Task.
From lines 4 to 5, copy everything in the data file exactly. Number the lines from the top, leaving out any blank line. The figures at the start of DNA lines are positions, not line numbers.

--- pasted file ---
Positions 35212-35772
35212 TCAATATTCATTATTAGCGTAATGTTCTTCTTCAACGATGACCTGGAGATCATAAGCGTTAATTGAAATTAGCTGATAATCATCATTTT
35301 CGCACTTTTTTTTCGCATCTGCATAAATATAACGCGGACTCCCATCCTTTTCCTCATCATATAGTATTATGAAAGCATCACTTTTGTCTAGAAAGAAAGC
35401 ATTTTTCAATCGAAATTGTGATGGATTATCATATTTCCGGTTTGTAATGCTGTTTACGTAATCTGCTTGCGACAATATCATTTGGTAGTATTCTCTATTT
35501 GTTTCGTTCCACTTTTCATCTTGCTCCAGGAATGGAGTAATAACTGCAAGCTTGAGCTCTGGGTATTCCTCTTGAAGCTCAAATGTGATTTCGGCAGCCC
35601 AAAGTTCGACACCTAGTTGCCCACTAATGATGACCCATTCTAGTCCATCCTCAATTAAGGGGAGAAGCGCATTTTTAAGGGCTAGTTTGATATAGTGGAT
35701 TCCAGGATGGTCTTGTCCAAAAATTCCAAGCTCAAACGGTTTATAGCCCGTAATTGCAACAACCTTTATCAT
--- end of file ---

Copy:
35401 ATTTTTCAATCGAAATTGTGATGGATTATCATATTTCCGGTTTGTAATGCTGTTTACGTAATCTGCTTGCGACAATATCATTTGGTAGTATTCTCTATTT
35501 GTTTCGTTCCACTTTTCATCTTGCTCCAGGAATGGAGTAATAACTGCAAGCTTGAGCTCTGGGTATTCCTCTTGAAGCTCAAATGTGATTTCGGCAGCCC